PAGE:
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Re: Duplicate or near-duplicate messages on u-blox M8

From: Gary E. Miller
Subject: Re: Duplicate or near-duplicate messages on u-blox M8
Date: Thu, 27 Feb 2020 11:23:03 -0800

Yo Luke!

I dont bother to respond to whinging.  If you can boil that down to
a few answers to questions I asked, or a few technical questions,
then I'll look at what you write.

I have enough yak to shear without more bikehsedding to do.

On Wed, 26 Feb 2020 23:44:23 -0700
Luke Hutchison <address@hidden> wrote:

> [+gpsd-users]
> On Wed, Feb 26, 2020 at 8:06 PM Gary E. Miller <address@hidden> wrote:
> > Maybe read a little better, try to answer questions asked, not
> > repeat mistakes previously pointed out, and I'll not need to use
> > such words. 
> Look, I have tried to read and respond to every word, and do
> everything exactly as you have asked -- at first exactly following
> the FAQ, and then after you gave me the actual methods you want me to
> use, following your methods instead. And I'll keep trying. The
> mistake I think you keep pointing out is that I missed giving the
> full commandline I used on more than one occasion.
> > Good.  Or you could just use cgps or xgps and skip a ton of steps.
> > The data is right there, decoded and everythong.  
> That is pretty much exactly the thing that you have told me not to do
> at least three separate times, as far as I can can interpret the
> following:
> (1)
> > > Here is an example of output captured from the cgps display:  
> > Not useful.  
> (2)
> > Do not mistake what cgps shows for what the M8 is sending.  
> (3)
> > > Here are the first few messages displayed by cgps,  
> > Once again, useless.  You are not using cgps as your client and the
> > way cgps interacts with gpsd is not how your client is interacting
> > with gpsd.  
> As far as feedback like this:
> I use the raw log as I
> > have no access to your running daemon, but locally you use the
> > simple tools gpsd provides.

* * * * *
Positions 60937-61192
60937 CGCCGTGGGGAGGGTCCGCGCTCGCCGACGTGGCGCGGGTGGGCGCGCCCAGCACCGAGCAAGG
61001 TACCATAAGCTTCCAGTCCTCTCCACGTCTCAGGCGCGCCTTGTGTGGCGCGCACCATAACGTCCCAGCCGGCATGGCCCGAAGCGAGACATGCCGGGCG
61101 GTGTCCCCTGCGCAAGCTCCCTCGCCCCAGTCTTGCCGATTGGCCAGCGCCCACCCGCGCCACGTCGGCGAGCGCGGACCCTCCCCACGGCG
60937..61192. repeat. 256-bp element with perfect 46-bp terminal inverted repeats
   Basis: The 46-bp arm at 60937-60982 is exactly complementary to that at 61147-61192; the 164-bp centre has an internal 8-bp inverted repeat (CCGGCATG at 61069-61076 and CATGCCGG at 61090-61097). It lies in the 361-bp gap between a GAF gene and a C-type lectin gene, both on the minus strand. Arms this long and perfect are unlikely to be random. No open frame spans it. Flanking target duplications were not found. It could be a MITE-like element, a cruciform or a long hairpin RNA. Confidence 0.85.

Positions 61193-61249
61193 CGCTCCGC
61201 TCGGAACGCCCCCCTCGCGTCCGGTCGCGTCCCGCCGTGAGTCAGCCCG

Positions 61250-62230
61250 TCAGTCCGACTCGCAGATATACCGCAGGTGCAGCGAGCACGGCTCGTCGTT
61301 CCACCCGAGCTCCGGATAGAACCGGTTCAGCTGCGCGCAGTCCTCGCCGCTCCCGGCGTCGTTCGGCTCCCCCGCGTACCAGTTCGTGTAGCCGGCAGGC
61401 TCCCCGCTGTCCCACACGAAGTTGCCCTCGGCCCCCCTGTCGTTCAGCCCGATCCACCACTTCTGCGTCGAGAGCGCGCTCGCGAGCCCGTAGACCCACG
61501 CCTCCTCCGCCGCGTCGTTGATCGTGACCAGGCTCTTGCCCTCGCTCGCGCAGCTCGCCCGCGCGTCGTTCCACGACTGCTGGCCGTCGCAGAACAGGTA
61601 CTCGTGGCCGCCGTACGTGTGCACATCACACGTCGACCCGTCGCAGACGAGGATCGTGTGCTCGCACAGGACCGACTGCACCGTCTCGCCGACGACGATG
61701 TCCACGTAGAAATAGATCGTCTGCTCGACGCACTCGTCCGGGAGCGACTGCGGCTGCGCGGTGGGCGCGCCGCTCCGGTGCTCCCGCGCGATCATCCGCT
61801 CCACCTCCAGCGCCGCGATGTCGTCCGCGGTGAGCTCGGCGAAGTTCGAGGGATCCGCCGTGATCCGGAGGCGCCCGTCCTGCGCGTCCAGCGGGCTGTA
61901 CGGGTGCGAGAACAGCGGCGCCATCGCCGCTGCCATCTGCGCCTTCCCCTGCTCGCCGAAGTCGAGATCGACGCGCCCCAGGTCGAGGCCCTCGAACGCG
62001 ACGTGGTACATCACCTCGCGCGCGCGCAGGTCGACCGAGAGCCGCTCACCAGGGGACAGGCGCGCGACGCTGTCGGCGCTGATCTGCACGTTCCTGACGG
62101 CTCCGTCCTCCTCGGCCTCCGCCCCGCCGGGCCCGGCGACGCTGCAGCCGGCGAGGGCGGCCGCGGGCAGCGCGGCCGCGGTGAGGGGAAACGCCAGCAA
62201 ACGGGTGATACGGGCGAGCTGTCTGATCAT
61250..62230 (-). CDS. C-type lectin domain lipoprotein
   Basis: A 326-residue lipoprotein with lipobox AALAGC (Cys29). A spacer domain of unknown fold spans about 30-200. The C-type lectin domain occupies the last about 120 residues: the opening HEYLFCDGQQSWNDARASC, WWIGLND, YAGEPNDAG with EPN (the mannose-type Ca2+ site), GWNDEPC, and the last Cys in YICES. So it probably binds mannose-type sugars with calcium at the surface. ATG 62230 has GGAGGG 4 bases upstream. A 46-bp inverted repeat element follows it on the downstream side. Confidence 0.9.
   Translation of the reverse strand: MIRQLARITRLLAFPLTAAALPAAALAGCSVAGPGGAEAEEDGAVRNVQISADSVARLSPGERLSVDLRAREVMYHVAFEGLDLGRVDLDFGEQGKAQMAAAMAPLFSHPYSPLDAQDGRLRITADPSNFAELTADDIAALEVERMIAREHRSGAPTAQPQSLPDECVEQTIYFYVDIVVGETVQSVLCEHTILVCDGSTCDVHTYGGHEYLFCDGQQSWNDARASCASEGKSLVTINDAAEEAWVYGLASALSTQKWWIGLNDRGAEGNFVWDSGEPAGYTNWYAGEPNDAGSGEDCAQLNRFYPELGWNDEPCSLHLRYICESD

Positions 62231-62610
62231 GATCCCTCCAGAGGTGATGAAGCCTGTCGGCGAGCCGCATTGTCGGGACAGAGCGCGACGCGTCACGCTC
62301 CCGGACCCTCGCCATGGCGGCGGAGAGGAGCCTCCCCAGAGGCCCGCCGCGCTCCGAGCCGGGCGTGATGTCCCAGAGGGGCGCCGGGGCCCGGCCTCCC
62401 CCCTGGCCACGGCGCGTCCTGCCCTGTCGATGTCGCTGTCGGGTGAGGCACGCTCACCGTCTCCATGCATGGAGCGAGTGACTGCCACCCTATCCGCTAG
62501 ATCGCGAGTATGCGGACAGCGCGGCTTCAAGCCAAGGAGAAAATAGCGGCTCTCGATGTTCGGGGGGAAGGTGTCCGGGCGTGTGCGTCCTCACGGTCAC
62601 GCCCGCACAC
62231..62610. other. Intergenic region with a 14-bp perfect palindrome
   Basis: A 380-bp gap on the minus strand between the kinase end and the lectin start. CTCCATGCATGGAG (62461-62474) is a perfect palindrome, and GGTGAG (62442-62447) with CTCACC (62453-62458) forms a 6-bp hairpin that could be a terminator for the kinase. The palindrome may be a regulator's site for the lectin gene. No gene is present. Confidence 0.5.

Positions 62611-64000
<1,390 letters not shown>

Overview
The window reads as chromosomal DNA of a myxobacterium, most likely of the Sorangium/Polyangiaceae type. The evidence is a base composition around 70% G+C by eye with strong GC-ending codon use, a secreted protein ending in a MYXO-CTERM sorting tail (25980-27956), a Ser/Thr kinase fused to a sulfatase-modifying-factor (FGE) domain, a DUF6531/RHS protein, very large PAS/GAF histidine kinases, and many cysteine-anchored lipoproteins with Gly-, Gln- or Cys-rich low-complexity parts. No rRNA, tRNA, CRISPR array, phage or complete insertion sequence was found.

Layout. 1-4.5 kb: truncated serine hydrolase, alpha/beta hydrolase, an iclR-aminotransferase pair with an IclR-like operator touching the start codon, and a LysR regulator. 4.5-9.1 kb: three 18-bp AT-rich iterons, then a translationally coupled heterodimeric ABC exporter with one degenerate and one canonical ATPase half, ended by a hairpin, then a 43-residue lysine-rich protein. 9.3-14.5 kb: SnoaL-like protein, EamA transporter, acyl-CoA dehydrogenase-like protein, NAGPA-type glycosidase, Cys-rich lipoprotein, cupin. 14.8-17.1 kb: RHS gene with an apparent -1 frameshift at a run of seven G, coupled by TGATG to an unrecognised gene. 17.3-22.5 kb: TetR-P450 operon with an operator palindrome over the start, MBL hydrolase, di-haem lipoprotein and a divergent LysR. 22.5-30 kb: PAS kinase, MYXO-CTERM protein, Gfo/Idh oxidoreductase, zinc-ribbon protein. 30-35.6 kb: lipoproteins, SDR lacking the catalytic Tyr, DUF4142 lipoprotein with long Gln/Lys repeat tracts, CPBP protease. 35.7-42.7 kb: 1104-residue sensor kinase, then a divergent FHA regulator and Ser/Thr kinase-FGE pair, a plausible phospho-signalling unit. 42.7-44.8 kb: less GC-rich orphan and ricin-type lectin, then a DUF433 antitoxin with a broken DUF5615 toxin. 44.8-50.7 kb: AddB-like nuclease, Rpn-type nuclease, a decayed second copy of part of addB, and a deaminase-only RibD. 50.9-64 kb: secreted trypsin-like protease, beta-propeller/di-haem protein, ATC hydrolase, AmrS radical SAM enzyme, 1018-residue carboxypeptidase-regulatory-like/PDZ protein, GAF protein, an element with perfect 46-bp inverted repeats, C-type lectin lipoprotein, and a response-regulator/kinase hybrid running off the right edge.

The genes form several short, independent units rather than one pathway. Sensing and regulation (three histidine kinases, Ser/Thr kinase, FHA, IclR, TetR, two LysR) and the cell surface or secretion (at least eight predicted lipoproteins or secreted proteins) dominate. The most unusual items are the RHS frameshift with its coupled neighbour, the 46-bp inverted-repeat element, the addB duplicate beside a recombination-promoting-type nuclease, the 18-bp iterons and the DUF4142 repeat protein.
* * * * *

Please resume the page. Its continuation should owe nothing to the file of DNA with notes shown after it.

> >  
> ..can you please put together a FAQ section with some simple,
> canonical examples of commands (i.e. commands with the most useful
> default switches) for debugging: capturing logs, decoding logs,
> decoding live gpsd data, replaying logs, decoding binary format data,
> etc. -- and with a short explanation of when to use raw gpsd data,
> and what differences to expect when using data received in a client
> like cgps? The info you sent me so far has been very helpful. But if
> it had already been posted on the gpsd site, it would have saved me a
> lot of time, and would have saved you having to coach me in this
> stuff. Remember I'm coming at this with zero knowledge, and you're
> stating a lot of usage patterns and commands like they should already
> be obvious to me -- they're not. It will probably save you time in
> the future too when others need to report bugs if the site has all
> this info.
> > I have no idea what switched the receiver to  
> > > NMEA mode.  
> >
> > No need to chase that until you get an idea.  Speculation is not
> > helpful, yet.  Work on good experimental technique.
> >  
> I did not speculate about anything. I stated I did not know. If you
> have not seen this happen before, and/or don't know the cause, that's
> fine. But it is fair for me to at least ask if you have seen this
> phenomenon before, because I am brand new to this and you are not.
> > /usr/sbin/gpsd $GPSD_OPTIONS $OPTIONS $DEVICES
> >
> > Uh, systemd does not launch cgps.  
> Actually that's exactly what it does.
> > systemd manages daemons, not client programs  
> The way it does this is by maintaining a socket file to see if the
> daemon (the client program) is up. Other that that, pretty much the
> *only* thing systemd does is launch client programs. Some client
> programs use some of the more advanced facilities of systemd, but
> cgps does not -- the only thing the Fedora cgps package does is to
> include the .service file so that systemd knows the name of the
> binary and the commandline arguments. So there is absolutely zero
> difference between whether I launch cgps or systemd does, assuming
> the commandline arguments are the same in both ways of launching cgps.
> > And since none of the three above environment variables is either
> > set  
> > > or is non-empty in the two gpsd config files, this commandline
> > > reduces to simply:
> > >
> > > /usr/sbin/gpsd  
> >
> > Prove it.  Try this, as root:
> >         pstree -paul | fgrep gpsd
> >  
> $ pstree -paul | fgrep gpsd
>   |-gpsd,22880,nobody
> > But, as I said before, I don't do systemd.  So, useless info to
> > me.  
> So forget I mentioned systemd, if you want. If it will make you more
> comfortable, I can launch cgps manually in the future, with no